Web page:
The letters, copies of which ET reviewed, have called on state governments to “provide for adjustment for extraordinary inflationary pressures that the industry is being burdened with on all input materials.” Prices of glass and PET bottles, smart caps, mono cartons and labels are up anywhere between 10-30%, as pandemic-hit suppliers grapple with raw materials shortages globally.
“We are making representations and telling all state governments to come up with an excise policy that adjusts for inflation. Otherwise, it may impact direct employment, social impact programmes and operations,” Kapoor said.
In another set of letters to states, the association said allowing home delivery will address low retail density and price arbitrage, which it said was leading to revenue loss and resulting in sales of counterfeit liquor.
Home delivery is “the only solution” if the Omicron variant spreads and there are shut-downs of retail vends again as was the case in the previous two Covid-19 waves. “In that case, the liquor industry will be set back two quarters; we will not be able to reach pre covid numbers,” she said.
States such as West Bengal, Jharkhand and Chhattisgarh had permitted home delivery of liquor last year, but it didn’t take off owing to lack of clarity on guidelines and steep fees charged by aggregators Swiggy and Zomato. Other states like Maharashtra and Kerala also allowed home delivery but with various localised restrictions.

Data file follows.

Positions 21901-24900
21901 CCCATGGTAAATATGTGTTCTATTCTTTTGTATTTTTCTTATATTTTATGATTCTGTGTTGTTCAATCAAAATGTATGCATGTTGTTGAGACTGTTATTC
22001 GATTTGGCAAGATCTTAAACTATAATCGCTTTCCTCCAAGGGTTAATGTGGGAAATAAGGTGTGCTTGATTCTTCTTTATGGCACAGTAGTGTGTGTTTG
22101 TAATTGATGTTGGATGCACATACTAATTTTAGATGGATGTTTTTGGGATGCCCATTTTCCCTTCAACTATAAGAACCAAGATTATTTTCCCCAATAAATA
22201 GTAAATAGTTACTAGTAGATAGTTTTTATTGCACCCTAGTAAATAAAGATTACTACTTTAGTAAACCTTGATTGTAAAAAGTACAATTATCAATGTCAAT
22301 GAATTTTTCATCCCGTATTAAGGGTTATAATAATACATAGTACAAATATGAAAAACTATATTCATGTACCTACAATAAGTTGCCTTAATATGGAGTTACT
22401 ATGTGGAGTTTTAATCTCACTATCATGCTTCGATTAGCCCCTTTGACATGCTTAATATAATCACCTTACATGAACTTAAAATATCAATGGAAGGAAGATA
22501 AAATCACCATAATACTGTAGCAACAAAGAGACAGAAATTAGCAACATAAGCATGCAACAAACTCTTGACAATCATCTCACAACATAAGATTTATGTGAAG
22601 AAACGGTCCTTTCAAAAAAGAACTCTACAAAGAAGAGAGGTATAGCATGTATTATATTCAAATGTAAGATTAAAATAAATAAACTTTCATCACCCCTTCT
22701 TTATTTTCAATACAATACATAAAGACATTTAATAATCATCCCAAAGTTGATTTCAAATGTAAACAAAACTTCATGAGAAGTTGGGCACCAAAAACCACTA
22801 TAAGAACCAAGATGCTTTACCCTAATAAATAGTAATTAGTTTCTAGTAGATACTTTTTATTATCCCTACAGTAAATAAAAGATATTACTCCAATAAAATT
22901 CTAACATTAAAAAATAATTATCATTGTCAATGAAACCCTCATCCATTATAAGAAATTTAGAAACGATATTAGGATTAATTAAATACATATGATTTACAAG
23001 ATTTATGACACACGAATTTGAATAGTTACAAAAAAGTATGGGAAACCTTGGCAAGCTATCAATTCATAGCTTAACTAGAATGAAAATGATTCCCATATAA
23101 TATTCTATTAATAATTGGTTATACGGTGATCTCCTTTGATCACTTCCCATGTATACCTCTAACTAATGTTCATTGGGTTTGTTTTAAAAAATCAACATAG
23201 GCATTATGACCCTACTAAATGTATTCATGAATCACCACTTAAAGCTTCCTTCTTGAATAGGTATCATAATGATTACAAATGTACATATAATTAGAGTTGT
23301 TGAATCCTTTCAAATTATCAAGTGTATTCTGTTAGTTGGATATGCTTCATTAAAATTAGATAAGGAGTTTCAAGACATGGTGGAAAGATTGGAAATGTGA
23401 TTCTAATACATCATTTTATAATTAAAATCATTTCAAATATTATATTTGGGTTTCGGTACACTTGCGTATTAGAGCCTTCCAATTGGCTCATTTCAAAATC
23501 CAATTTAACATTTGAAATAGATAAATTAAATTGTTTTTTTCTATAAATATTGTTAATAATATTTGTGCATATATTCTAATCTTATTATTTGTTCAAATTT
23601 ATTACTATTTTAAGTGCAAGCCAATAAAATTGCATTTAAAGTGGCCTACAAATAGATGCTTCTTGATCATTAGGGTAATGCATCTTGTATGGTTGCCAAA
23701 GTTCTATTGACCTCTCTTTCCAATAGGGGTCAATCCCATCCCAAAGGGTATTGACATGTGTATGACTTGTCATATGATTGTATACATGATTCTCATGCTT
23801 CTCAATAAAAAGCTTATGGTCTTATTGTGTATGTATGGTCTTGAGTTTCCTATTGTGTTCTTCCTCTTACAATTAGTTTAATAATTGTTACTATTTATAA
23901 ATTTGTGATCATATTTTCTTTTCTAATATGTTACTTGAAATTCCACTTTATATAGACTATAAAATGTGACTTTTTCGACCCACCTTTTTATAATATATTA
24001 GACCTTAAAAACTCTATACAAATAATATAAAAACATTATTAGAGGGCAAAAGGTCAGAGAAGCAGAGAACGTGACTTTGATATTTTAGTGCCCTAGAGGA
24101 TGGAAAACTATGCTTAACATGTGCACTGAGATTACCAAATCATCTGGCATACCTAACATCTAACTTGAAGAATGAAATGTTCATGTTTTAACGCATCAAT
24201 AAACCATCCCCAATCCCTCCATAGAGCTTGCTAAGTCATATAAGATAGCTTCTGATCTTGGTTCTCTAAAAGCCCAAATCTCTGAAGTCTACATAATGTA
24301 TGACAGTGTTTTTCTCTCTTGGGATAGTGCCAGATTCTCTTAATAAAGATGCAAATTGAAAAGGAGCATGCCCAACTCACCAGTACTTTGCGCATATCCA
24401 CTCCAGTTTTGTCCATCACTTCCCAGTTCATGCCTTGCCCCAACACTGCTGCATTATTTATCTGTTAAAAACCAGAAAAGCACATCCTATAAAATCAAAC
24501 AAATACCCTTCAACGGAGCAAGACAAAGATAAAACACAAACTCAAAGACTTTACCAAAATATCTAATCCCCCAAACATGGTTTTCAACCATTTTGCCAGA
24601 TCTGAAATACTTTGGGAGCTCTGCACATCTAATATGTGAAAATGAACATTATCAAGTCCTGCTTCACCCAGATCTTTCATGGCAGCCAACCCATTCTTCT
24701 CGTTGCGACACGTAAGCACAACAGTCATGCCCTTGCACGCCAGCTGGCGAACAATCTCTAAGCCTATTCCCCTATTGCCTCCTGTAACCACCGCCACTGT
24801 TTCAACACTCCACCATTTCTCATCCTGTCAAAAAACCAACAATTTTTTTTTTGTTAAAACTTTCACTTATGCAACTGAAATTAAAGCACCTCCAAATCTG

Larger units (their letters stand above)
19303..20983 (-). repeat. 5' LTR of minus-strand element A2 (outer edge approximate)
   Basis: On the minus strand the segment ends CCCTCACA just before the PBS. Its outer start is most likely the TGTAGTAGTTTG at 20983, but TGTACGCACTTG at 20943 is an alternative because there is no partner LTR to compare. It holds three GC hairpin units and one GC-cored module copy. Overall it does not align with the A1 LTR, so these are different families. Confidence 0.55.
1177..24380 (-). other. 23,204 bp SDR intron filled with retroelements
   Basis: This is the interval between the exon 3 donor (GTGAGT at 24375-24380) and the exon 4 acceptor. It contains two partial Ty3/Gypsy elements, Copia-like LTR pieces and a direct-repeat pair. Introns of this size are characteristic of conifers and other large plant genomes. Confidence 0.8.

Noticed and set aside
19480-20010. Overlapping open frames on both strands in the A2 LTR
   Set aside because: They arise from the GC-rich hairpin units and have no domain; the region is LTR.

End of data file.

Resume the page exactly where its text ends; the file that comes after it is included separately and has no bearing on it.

While last month, ISWAI approached the Maharashtra government to continue the online home delivery to address low retail density and price arbitrage, it is now writing to all states. “We are ready to partner with the states to build comprehensive regulations and safeguards, inculcating a practice of responsible consumption. Home delivery can enable convenience, ensure quality products and offer a safe buying experience for women,” the letter states.
UBS Securities analyst Sunita Sachdev wrote in a report on the alcobev sector earlier this month that progressive improvement in the regulatory environment, such as lowering of excise duties in Delhi, West Bengal and Maharashtra, and improving distribution could aid industry growth.
“We expect a sustained period of growth over the next four to five years for the Indian alcoholic beverages sector, as the regulatory outlook improves across states. Post the initial increase in additional taxes during the pandemic, we think most states have realised that excessive taxation can have a negative impact on overall revenue collection,” Sachdev wrote in the report.